Welcome to the Lab

In over ten years of blogging, I still find myself more interested in the technologies of blogging and web design as much, if not more so than, the actual writing itself. How very meta. Here is where I screw around with those things.


New Site Design

I suck at Photoshop, hence I design in the browser. It's all the rage the now, what with responsive design and all, but my lack of skill makes me look like a trendsetter. These are some work-in-progress mockups of a new design for the site. Responsive and chock full of Susy grid goodness, with a nice coat of Solarized.

Eventually this whole Octopress site will look like this. Eventually.

Type Specimens

Multiple font specimans, both titles and body text. Webfonts courtesy of Typekit.

Typography Test Page

Old page investigating different typefaces and setting type: size, leading, and maintaining a vertical rhythm. This was before the magic of Sass. Check out the gnarly css with handcranked math.

Layout Page

Grids are the new rounded corners. My first hack at a responsive layout. Again, prior to Sass and Susy.

Compass Vertical Rythym

TODO: explore built-in typographic functions of Compass.

Color Palettes

I suck at this.


Useful tools and software used on these projects and my site overall. I’m always on the lookout for new widgets. I haven’t used a Windows machine at home in over eight years, so these are all Mac programs.

Sublime Text 2

My current favorite text editor. Just get it.


The grand-daddy of text editors. One of the first pieces of software I purchased when I got interested in web design. I still use it for its excellent multi-file search and replace. I also use it to have two totally separate projects open at one time. A tad easier to keep track of if they are in different editors as opposed to just different windows.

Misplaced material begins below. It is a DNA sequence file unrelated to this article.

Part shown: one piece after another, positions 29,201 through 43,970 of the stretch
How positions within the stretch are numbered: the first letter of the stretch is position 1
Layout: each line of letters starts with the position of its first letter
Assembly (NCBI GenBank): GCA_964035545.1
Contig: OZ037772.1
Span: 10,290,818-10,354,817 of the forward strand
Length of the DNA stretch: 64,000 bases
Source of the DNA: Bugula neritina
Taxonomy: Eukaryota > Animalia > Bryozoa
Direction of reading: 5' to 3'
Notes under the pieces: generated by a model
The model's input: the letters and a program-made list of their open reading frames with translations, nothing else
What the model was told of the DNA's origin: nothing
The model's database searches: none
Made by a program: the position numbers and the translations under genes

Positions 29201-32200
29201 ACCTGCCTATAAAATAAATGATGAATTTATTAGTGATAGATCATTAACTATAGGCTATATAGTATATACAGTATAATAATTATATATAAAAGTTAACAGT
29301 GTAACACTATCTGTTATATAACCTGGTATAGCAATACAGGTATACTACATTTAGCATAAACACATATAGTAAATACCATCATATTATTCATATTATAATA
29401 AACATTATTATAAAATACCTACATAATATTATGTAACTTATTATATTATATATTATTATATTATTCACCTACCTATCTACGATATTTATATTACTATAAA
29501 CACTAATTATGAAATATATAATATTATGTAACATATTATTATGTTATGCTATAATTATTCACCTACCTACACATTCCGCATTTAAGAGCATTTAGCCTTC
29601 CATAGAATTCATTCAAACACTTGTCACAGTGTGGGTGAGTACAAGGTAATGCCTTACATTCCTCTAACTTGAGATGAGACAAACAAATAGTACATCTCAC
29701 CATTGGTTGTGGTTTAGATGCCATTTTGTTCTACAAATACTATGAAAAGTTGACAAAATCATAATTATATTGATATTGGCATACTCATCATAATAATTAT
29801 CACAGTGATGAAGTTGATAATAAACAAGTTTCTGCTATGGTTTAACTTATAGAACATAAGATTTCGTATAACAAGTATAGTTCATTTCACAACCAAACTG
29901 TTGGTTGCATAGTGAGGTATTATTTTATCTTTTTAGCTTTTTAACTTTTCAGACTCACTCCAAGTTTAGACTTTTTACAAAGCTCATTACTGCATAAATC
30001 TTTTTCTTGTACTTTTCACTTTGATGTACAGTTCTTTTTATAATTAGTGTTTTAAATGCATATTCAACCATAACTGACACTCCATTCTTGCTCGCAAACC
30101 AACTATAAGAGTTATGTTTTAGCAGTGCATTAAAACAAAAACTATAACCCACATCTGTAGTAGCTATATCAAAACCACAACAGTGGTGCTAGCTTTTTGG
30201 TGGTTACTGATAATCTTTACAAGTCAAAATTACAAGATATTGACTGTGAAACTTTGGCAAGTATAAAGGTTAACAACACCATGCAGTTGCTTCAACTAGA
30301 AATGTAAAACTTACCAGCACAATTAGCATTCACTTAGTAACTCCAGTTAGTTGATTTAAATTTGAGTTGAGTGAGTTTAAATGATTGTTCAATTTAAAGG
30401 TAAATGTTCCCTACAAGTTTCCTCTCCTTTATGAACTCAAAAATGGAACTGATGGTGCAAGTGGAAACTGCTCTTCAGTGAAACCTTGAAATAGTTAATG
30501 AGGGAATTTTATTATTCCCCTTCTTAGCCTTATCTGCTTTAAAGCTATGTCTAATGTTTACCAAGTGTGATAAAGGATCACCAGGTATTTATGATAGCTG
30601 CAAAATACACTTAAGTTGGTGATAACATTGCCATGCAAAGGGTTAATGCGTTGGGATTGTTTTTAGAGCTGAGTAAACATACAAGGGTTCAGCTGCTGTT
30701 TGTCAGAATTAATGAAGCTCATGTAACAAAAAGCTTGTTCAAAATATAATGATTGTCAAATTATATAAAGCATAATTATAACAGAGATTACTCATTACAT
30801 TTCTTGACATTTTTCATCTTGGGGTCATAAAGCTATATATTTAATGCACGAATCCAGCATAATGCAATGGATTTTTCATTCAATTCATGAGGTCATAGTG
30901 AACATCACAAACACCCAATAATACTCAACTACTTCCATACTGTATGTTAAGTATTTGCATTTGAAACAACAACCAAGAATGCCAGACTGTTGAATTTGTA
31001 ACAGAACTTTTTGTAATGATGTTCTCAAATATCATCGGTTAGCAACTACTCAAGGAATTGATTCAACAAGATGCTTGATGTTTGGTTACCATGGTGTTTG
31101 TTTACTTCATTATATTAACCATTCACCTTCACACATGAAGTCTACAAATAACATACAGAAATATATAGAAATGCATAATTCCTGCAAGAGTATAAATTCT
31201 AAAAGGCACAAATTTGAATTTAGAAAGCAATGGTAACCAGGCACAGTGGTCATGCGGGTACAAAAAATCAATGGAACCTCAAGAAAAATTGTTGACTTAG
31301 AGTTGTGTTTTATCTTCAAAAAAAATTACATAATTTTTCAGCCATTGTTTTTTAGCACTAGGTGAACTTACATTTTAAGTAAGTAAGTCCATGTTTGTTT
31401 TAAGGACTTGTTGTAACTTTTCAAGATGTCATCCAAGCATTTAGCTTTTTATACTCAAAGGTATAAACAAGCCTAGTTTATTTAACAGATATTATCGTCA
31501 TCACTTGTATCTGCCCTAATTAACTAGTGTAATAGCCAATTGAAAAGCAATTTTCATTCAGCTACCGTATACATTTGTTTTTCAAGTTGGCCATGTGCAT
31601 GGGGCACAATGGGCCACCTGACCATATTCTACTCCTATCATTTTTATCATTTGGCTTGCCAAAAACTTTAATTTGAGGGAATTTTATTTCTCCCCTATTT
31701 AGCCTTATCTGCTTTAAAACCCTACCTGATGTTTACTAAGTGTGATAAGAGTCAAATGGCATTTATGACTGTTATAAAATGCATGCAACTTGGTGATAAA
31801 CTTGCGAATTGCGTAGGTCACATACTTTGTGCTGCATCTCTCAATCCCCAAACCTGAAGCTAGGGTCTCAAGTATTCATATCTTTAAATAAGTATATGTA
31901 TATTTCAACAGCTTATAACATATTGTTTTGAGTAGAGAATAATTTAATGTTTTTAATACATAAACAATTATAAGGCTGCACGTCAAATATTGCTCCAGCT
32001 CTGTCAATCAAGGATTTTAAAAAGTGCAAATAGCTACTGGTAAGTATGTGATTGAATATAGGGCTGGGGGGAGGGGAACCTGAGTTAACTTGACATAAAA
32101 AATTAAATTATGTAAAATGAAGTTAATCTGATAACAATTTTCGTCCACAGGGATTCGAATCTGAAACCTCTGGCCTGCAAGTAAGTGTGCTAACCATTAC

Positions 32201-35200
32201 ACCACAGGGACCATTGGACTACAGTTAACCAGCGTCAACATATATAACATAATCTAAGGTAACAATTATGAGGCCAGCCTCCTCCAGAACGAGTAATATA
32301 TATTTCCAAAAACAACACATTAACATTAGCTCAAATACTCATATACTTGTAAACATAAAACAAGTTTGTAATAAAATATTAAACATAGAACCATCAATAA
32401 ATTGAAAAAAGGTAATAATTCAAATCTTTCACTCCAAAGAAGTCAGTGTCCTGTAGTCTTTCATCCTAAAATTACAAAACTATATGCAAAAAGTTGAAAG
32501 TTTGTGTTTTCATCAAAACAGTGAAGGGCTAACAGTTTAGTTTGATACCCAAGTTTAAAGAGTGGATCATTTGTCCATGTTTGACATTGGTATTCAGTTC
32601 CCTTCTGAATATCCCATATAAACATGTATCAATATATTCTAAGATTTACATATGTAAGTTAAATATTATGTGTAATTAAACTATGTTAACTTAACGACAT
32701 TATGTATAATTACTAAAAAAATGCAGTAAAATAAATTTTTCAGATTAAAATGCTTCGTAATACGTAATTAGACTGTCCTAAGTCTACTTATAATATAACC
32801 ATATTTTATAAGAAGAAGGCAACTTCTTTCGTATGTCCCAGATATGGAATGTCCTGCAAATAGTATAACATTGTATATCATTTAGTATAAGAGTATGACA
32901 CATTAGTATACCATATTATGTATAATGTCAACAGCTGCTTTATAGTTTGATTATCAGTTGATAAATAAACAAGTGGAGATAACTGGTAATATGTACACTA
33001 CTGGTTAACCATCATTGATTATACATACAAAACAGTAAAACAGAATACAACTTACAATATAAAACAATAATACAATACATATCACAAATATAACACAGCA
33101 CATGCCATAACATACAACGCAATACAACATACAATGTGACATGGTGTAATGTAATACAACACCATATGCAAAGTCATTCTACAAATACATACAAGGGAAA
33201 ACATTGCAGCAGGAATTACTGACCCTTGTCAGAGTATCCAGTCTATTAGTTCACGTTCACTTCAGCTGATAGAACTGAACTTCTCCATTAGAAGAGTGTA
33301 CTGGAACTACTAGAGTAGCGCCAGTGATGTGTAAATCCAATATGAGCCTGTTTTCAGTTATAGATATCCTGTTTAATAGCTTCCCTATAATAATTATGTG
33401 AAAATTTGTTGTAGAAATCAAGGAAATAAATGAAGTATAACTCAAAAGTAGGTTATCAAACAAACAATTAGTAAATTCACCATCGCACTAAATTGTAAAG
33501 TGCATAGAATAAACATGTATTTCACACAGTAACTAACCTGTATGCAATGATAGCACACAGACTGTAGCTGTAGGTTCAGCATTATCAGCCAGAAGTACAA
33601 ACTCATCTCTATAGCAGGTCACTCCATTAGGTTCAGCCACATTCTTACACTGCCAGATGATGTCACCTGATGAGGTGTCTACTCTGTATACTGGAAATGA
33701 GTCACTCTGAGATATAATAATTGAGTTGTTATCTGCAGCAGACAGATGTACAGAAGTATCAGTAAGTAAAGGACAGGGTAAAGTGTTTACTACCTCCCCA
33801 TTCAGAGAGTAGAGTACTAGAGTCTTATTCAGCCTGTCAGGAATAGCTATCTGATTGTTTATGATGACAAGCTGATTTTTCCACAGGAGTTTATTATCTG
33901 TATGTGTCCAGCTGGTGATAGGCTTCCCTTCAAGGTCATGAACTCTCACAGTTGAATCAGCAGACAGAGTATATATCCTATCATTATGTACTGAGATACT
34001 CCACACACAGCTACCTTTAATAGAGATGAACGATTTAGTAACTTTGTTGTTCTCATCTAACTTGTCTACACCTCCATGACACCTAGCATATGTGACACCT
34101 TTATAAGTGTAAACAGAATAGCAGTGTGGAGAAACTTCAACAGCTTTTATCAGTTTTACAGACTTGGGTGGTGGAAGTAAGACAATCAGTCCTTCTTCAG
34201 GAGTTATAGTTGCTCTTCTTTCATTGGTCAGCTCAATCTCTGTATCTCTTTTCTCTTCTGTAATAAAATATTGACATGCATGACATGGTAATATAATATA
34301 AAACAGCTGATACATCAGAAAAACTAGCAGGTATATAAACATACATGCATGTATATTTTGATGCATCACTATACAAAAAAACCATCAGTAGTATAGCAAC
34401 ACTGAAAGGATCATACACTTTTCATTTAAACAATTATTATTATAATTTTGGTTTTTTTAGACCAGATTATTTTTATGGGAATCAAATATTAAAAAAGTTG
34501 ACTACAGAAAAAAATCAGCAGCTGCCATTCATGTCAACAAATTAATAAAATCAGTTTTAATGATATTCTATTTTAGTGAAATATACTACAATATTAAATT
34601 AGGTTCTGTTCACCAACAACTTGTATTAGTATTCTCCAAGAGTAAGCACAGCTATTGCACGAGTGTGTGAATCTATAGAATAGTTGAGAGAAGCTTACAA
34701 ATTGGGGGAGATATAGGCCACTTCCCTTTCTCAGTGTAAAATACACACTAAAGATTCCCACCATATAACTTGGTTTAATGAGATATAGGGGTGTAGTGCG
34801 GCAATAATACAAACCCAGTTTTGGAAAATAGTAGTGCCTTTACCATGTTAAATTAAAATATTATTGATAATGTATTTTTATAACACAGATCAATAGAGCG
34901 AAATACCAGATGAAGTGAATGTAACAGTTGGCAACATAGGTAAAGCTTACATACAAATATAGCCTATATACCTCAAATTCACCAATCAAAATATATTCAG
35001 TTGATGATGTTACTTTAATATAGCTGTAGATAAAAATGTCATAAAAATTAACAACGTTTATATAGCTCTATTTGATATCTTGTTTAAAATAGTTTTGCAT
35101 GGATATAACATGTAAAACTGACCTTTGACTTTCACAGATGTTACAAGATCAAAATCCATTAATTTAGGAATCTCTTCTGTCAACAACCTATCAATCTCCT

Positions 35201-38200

Other Text Editors I Own, But Don't Use

Coda, Espresso, and TextMate


Absolute Must Have. You should use Sass just to use this app.


Great little program to store snippets of code, markup, what-have-you.


Invaluable group of tools for measuring elements on screen.

Little Snapper

When I find inspiration or examples of great design on the web, I file them away with this.

Color Snapper

Tiny menubar utility for detecting and storing any colors on the screen.


Javascript bookmarklet for identifying fonts on web pages.


Another Javascript bookmarklet, this one for displaying a horizontal grid for maintaining a consistent vertical rhythm (see the Typography page.) I used the original by Rob Goodlatte forever, but in the course of writing this page, I found Samuel Bowles improved version.